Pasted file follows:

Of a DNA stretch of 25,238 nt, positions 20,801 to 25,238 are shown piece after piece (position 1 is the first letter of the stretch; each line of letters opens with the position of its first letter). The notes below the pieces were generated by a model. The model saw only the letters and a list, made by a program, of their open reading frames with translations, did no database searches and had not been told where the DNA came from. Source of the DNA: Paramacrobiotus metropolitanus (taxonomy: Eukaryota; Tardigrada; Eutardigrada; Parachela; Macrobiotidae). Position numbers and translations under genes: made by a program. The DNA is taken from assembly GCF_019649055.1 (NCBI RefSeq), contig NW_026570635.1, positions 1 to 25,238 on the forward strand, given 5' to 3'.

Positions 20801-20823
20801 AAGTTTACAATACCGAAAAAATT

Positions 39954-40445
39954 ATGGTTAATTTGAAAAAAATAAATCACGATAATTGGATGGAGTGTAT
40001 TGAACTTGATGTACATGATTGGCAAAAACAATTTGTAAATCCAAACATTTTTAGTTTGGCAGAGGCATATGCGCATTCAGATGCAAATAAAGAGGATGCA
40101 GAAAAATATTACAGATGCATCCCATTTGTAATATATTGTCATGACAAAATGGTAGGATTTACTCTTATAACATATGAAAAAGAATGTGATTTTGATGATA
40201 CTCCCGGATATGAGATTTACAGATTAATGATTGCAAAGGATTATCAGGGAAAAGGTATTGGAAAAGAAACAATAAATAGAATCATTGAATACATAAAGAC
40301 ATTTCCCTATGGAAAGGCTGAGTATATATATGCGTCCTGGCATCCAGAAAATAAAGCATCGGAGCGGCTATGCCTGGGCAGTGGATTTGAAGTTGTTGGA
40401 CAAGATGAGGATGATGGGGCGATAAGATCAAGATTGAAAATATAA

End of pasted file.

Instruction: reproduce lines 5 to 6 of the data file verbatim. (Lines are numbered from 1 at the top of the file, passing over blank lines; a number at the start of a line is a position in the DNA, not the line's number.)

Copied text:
39954 ATGGTTAATTTGAAAAAAATAAATCACGATAATTGGATGGAGTGTAT
40001 TGAACTTGATGTACATGATTGGCAAAAACAATTTGTAAATCCAAACATTTTTAGTTTGGCAGAGGCATATGCGCATTCAGATGCAAATAAAGAGGATGCA